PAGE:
At the peak of its function as a training ground for architects, the few summers that Thomas Wright spent at Taliesin would be the most intimate experiences he was ever to have with his grandiose and distant grandfather.

The first time I personally saw an image of Frank Lloyd Wright, it was an oil portrait slide in an art history lecture. In it, the man stands be-caped and be-capped, leaning on a cane atop a mound in front of the rolling hills of bucolic Wisconsin, in a stance of virtual dominion.

“My vision of my grandfather is exactly like the portrait,” Wright told me before his talk.

“I’d see him taking clients and visitors around. I’d see him with his cape, with his porkpie hat and his cane, which he definitely did not need…but he used the cane in two ways. One, to point out things, and secondly, as a sort of weapon to use against those who disagreed with him,” he said, chuckling.

As we spoke in the lecture hall of the museum, I asked Wright what he thought his grandfather would think of the Calatrava, Milwaukee’s most prominent architectural thumbprint.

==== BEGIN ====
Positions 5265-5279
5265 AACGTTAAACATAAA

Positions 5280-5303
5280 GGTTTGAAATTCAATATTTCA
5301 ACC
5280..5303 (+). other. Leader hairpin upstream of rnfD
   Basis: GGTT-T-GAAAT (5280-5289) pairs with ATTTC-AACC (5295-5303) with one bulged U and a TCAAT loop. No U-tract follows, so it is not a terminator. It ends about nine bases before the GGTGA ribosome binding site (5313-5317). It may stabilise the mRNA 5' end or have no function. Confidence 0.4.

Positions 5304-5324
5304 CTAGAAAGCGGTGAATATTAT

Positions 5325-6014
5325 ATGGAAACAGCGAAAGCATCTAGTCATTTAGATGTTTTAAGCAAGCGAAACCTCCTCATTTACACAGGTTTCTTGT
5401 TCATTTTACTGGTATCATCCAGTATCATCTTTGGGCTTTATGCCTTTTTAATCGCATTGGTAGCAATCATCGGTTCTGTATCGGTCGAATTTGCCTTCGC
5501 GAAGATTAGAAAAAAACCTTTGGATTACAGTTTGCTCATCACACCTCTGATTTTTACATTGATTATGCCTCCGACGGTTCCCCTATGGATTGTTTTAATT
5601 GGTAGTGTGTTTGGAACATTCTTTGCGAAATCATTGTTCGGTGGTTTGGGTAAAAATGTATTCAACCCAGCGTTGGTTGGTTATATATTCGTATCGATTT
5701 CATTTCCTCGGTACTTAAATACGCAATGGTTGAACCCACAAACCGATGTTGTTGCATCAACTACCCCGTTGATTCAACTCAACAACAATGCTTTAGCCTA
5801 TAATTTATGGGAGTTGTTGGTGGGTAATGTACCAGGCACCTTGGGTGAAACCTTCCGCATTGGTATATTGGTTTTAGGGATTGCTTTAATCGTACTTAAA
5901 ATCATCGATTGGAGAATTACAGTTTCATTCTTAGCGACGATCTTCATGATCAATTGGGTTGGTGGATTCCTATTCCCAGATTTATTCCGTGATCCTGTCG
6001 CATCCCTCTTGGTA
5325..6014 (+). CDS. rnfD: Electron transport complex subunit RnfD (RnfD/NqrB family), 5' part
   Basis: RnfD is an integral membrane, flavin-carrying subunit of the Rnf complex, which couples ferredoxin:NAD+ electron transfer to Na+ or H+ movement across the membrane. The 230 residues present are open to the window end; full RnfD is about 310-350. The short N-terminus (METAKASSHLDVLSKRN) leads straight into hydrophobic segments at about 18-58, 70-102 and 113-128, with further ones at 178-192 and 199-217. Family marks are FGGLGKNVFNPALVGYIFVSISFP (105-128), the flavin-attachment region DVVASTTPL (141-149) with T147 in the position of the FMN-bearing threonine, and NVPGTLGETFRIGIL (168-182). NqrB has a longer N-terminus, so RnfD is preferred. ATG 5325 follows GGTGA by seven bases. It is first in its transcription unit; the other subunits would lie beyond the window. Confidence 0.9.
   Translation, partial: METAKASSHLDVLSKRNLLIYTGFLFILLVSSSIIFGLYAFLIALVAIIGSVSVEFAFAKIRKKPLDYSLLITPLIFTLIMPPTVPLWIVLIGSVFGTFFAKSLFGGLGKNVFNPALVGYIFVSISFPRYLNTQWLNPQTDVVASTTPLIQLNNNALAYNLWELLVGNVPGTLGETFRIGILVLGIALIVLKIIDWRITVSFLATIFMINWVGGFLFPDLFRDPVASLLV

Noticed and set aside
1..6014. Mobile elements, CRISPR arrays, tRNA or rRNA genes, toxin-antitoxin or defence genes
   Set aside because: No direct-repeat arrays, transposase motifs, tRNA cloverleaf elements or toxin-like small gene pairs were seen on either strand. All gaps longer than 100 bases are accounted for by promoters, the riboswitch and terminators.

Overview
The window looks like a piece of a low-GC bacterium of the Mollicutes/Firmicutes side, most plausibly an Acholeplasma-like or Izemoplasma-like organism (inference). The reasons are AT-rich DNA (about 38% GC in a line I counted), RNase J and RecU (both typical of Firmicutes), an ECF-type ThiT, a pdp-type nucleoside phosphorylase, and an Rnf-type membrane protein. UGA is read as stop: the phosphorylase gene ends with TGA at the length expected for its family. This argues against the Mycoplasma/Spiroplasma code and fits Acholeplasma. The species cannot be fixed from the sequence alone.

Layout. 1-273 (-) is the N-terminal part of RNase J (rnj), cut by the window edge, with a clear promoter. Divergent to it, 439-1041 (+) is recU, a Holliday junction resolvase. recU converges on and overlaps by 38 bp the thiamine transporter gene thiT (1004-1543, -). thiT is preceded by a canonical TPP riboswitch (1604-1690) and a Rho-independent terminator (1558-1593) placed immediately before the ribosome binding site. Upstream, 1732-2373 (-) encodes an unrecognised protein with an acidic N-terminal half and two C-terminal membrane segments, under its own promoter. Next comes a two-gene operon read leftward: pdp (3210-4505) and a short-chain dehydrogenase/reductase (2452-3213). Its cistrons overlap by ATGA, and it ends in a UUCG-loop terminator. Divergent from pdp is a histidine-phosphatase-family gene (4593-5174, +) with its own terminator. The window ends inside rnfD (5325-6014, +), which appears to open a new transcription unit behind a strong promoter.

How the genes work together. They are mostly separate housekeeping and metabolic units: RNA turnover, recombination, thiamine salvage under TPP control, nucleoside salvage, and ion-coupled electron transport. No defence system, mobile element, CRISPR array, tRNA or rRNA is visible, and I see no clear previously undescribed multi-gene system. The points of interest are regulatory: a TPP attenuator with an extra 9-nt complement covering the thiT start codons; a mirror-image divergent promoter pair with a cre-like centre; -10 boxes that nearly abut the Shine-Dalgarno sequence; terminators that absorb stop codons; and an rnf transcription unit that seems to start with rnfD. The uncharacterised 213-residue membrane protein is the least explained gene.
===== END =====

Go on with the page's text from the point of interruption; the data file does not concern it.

A Usonian home, exploded and suspended to show its parts and systems. TCD photo by Nickolas Nikolic.

“I think he would like it. If he walked into this building or even saw it from the outside, he would initially have some negative comments. He hardly accepted anything that he didn’t do himself.”

“The truth against the world” was the mantra with which Frank Lloyd Wright was raised by his Welsh stead. His truths and his style were asserted boldly, unapologetically in his life and in his works. And yet, Thomas Wright does not seem descendant from this particular strain of dogma. He laughs easily, comes across as intelligent, practical, economically articulate, and kind. In contrast to his infamously impractical and ambitious grandfather, Thomas has made a career as a volcanist, professor and government employee.

He shared with the audience at the Museum amusing, vivid impressions of the scenes he experienced at Taliesin, including the shuffling fleet of fancy cars, the grand dinners, evening harp performances, spontaneous dinner lectures from his grandfather, and the challenges of farm work. It was clear that such experiences at Taliesin had a great impact on his life, not because of the time he was able to share with his grandfather there, but rather because of incredible, historical significance and energy of of the place itself.

When museum director Daniel Keegan pressed Thomas Wright to say more about his relationship with his grandfather, he answered honestly.

“Even though I stayed in the family quarters, I think I shook his hand once…I never had what I consider any sort of family contact with him.”